Wednesday, December 10, 2014

Astro FOTD: Parker Instability

M 51 in infrared. Notice how the bright clumps of star formation are strung like beads along the dusty lanes of the spiral arms and other spider web like features. It is thought that much of the clumpyness is due to Parker Instability. According to Choudhuri in Astrophysics for Physicists, magnetic pressure causes regions of stronger field to be less dense than nearby region of lesser field strength, giving rise to magnetic buoyancy. In the disc the local gravitational field has a component toward the plane of the disc, so that regions of slightly lesser field rise out of it like magnetic bubbles. The plasma in these bubbles, however, can stream down the magnetic field lines towards the disc, amplifying any small initial mass concentrations. The resulting mass concentrations can become dense enough to promote star formation.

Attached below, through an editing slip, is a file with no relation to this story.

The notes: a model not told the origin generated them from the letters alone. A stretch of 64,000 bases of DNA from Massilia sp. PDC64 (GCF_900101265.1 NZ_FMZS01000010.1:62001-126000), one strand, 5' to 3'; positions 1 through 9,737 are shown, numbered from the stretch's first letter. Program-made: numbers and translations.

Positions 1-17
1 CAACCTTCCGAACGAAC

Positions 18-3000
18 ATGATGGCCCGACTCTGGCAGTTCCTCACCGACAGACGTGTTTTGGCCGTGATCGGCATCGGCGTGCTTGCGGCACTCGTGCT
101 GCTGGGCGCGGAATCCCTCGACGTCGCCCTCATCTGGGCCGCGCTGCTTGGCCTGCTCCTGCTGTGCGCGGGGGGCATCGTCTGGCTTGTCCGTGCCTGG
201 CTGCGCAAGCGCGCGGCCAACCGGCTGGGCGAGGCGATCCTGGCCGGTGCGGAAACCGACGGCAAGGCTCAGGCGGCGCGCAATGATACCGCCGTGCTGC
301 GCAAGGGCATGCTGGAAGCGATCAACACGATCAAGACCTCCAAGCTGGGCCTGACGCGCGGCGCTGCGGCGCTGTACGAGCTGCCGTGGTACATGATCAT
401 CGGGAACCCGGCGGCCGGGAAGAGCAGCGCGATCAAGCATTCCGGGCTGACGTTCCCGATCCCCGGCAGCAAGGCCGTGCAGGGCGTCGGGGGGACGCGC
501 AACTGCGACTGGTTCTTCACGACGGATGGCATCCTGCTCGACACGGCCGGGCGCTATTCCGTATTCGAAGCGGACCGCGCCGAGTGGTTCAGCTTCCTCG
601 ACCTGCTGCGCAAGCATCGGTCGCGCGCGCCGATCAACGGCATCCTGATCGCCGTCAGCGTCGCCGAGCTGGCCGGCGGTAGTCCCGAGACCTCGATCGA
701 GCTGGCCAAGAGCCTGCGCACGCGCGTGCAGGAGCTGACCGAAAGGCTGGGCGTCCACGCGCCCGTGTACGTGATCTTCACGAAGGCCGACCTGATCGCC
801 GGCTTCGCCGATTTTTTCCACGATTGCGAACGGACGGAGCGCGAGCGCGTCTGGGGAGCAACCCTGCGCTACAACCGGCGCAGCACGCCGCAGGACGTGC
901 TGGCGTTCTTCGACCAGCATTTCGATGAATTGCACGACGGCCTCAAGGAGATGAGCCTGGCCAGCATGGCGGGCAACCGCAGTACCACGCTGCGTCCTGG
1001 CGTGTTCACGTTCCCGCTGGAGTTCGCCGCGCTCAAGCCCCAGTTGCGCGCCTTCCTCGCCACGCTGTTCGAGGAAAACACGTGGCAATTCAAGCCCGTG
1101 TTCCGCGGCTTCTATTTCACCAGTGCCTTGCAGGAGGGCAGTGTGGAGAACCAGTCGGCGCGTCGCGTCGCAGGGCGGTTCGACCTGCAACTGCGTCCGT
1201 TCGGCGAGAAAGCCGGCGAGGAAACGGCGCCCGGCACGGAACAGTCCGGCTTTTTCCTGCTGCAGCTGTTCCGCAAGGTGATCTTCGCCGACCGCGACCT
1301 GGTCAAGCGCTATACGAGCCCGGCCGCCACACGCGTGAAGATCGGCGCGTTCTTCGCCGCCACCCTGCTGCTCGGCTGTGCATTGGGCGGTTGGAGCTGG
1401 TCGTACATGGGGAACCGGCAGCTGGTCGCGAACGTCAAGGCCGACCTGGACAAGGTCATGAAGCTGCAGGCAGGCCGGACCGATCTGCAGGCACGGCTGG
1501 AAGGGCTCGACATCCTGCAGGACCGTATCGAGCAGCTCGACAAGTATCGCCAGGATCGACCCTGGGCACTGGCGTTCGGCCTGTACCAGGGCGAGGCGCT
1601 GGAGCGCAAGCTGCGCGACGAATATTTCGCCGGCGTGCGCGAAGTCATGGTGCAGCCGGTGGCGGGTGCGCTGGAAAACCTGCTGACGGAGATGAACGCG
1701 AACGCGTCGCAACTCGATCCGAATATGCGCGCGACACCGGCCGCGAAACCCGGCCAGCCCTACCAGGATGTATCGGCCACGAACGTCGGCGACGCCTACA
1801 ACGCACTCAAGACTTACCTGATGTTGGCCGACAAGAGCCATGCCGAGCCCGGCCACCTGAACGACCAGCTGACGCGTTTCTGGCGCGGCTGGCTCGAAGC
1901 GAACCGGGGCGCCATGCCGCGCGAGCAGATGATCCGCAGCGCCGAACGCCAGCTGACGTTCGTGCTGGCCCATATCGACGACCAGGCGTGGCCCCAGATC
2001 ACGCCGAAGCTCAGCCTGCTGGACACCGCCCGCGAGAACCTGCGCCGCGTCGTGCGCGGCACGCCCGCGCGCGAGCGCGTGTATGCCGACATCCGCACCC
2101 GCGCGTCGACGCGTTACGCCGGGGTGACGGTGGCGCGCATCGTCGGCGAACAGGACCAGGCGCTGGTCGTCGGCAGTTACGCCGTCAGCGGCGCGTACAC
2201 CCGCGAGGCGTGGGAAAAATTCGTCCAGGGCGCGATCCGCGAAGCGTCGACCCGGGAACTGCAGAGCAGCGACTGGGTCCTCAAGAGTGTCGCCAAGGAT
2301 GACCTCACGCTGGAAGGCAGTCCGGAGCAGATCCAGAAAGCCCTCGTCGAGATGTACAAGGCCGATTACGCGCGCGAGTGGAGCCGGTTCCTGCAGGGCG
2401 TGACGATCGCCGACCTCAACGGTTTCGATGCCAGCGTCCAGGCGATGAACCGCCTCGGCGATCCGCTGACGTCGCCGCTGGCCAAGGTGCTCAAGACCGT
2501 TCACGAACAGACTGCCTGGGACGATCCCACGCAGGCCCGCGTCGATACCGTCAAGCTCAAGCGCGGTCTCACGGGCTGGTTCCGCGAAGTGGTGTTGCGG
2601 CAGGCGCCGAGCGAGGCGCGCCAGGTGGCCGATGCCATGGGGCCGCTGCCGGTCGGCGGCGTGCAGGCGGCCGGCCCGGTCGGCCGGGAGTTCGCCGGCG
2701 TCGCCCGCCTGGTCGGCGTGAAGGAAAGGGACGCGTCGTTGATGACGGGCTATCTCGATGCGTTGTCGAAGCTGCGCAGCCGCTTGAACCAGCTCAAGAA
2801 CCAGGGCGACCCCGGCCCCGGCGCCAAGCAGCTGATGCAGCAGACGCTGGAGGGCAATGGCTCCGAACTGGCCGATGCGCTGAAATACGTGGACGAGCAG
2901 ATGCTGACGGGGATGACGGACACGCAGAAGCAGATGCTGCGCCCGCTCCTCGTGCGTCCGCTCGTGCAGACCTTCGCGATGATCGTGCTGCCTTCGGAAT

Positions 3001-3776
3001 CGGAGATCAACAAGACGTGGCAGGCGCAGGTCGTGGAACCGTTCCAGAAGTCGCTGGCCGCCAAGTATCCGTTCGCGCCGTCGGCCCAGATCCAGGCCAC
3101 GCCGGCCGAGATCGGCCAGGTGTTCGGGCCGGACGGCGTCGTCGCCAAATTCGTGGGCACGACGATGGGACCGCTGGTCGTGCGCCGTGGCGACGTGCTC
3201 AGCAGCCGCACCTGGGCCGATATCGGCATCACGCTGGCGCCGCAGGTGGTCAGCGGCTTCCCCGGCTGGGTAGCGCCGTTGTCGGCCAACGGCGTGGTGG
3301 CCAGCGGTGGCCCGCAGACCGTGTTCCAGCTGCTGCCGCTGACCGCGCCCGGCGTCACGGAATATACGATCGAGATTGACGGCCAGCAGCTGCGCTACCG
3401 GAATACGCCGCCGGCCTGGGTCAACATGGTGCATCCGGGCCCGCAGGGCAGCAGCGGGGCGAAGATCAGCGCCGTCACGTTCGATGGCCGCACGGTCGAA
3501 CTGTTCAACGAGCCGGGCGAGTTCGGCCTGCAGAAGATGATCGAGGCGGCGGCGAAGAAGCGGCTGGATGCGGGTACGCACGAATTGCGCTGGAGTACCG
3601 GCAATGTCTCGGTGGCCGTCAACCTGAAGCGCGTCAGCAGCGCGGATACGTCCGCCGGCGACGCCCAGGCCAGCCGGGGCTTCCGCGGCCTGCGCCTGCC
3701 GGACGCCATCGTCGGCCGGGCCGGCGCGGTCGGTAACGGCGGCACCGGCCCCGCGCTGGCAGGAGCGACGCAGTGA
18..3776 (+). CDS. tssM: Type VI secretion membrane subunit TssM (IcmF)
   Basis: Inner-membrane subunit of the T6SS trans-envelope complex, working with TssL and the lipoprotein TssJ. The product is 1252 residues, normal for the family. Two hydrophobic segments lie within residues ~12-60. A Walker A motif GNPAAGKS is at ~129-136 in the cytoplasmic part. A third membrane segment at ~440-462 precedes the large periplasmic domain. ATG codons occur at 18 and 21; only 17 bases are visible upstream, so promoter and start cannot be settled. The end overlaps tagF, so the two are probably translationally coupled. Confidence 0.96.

The same buoyancy instability is involved in sunspots and solar flares.